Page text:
December 22, 2013

Compassionate Listening: Hospital Chaplaincy & Spiritual Care. ~ Enver Rahmanov

“The response to human frailty and fallibility should be that of compassion rather than cynicism, of interest in the infinite variety of human experience rather than repulsion from its aberrations.”

These words, inscribed on the wall of the San Francisco General Hospital and Trauma Center’s ICU, drew my attention on the very first day of our Sojourn chaplaincy training last September. They belong to LLoyd H. Smith Jr., MD, Professor of Medicine, and dedicated to the 4E Surgical ICU “for the untiring care given to each patient.”

While those words have become my compass in navigating the hospital hallways, my prayer continues to be the Buddhist six-syllable mantra: Om Mani Padme Hum. It is often known as the wish for all sentient beings to be free from suffering and the causes of suffering.

Each time I walk toward a patient’s room it is this mantra that helps me to stay with the patient, keeping my heart open to the unfolding variety of human experience. 

We learn that what is needed most of the time from chaplains is our compassionate listening, as we “stay with for a time,” which is what sojourn means—being present to their agony of pain, stories of brokenness and hopelessness, while witnessing (without any judgment) their humanity, dignity and challenges of life, as well as death and dying.

Many of the patients here are the homeless and low-income residents of San Francisco.

The hospital is the city’s only trauma center, it is housed in the world’s first inpatient AIDS ward, and most recently it treated 67 patients, including 31 children—victims of the July 6 Asiana Airline crash.

We, the interns and volunteer chaplains, are grateful for every encounter with our patients. We are also grateful for having each other and our training.

What we learn, as an important lesson, is that to share compassion with others one must cultivate compassion from within, or as Pema Chödrön, a famous Buddhist nun, says:

“It is unconditional compassion for ourselves that leads naturally to unconditional compassion for others. If we are willing to stand fully in our own shoes and never give up on ourselves, then we will be able to put ourselves in the shoes of others and never give up on them. True compassion does not come from wanting to help out those less fortunate than ourselves but from realizing our kinship with all beings.”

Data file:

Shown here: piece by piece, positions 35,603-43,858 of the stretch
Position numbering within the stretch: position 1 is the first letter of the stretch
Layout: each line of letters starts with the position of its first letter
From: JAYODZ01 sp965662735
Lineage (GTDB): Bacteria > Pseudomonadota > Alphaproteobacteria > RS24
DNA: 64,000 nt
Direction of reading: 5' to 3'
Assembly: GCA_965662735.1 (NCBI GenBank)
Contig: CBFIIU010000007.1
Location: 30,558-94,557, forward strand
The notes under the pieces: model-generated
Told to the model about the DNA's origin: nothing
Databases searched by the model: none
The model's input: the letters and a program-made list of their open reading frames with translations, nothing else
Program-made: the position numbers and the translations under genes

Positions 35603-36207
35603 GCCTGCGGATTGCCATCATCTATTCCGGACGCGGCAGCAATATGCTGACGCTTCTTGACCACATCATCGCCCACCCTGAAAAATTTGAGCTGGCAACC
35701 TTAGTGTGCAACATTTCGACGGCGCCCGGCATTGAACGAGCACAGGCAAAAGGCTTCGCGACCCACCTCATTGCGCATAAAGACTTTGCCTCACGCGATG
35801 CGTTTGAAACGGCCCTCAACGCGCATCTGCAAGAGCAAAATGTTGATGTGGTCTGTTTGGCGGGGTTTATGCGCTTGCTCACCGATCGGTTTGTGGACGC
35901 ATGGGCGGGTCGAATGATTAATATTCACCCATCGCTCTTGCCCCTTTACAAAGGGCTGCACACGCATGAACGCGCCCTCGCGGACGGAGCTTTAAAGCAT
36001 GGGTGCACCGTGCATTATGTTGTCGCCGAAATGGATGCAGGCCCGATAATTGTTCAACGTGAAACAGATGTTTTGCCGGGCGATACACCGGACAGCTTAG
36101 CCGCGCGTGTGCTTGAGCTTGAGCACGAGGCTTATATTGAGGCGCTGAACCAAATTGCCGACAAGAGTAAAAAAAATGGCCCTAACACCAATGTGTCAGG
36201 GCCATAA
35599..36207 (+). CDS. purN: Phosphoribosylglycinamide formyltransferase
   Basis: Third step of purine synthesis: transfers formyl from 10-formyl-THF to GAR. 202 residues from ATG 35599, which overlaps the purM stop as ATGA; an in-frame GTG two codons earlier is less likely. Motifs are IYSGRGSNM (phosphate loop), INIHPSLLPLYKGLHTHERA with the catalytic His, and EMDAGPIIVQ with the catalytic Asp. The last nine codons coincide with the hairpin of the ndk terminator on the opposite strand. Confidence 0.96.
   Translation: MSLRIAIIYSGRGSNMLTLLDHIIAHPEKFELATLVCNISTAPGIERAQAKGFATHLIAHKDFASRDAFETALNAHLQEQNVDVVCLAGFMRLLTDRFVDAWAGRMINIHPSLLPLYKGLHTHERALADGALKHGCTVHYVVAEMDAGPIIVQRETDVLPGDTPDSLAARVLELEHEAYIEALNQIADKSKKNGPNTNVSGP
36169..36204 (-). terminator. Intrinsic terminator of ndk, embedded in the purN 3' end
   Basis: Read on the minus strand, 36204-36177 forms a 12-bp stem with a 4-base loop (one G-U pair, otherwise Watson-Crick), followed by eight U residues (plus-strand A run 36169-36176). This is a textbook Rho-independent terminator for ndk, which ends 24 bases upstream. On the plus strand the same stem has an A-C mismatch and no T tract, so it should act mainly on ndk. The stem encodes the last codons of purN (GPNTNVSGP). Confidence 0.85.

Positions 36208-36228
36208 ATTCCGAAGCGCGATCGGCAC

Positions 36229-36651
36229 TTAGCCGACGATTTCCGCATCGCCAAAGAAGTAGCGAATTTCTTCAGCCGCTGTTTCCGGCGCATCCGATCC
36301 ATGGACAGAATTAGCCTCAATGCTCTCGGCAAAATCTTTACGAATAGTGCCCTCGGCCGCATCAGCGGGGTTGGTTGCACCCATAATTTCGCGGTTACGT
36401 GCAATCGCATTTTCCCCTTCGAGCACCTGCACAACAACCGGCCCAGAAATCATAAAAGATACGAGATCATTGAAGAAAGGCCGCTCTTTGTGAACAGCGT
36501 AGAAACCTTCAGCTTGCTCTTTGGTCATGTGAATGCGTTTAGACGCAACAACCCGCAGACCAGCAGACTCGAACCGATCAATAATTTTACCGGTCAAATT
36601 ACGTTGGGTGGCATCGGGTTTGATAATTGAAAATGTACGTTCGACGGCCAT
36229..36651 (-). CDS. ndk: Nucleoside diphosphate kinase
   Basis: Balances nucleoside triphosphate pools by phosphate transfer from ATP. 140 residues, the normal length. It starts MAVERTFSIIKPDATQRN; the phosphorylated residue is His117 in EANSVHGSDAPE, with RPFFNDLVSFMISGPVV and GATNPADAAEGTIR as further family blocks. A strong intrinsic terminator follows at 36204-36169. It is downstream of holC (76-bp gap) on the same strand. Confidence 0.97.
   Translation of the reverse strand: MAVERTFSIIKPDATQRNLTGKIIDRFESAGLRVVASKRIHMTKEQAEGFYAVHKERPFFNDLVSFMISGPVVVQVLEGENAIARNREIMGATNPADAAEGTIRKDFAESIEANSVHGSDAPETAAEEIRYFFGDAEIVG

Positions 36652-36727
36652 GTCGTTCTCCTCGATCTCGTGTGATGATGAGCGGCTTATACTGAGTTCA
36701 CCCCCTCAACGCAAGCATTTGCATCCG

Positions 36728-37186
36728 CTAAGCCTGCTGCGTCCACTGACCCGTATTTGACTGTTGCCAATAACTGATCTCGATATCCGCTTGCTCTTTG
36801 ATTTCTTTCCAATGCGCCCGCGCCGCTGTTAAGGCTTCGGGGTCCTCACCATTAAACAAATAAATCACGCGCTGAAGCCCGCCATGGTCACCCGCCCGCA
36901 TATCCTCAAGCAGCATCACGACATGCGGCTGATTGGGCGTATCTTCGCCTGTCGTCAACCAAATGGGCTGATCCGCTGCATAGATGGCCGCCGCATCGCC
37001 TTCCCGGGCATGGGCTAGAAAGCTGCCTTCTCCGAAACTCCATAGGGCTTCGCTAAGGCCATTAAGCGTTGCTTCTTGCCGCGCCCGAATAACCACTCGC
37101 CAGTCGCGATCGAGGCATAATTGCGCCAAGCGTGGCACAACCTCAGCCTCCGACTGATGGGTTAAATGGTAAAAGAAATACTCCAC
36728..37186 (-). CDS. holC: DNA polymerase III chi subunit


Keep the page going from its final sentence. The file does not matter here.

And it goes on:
To remember such kinship, every time before and after our Sojourn shift, we, followers of many traditions, sit as a team in meditation in our small hospital chapel.

We pray in our different ways for those who seek a healing prayer—for patients, the families and the staff.

Sitting reconnects us with our breath, with our humanity, with our presence and aspirations for the wellbeing of all. Meditation allows us to self-empty of worries and anxieties, creating space for companionship and compassion. It softens our heart, making it less breakable and, therefore, mendable when we grieve.

Dr. Rachel Naomi Remen, from the  University of California, San Francisco, in her book My Grandfather’s Blessings, says:

“We do not hold our own hearts tenderly. Many of us repress our losses and carry our own pain ungrieved, often for years. We have become numb, not because we don’t care but because we do not grieve. Grief is the way that loss heals… When we have the freedom to grieve, loss often turns naturally into compassion.”

It is one of the many powerful readings in our Chaplaincy library, upon which we reflect with gratitude for all those who have come to do this work before us, sharing with us their wisdom and guidance.

The main lesson we continue to learn is that we are not here to fix anything, we know the doctors and nurses do their best to save each life. We are here to stay for a while with those in need, healing the wounds of fears and loneliness with our simple human presence of loving kindness, compassion and equanimity.

We are here simply to keep the wounded hearts beating with meaning and hope in the midst of their suffering and our common human uncertainty.

Unfortunately, not all are aware of the spiritual care available in many of the country’s hospitals today. If you know of someone who is in the hospital and may benefit from a chaplain’s visit, just ask a doctor or a nurse to contact one.

We are there for all, including families and staff. May you be well.



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Editor: Laura Ashworth

Photos: elephant archives


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Enver Rahmanov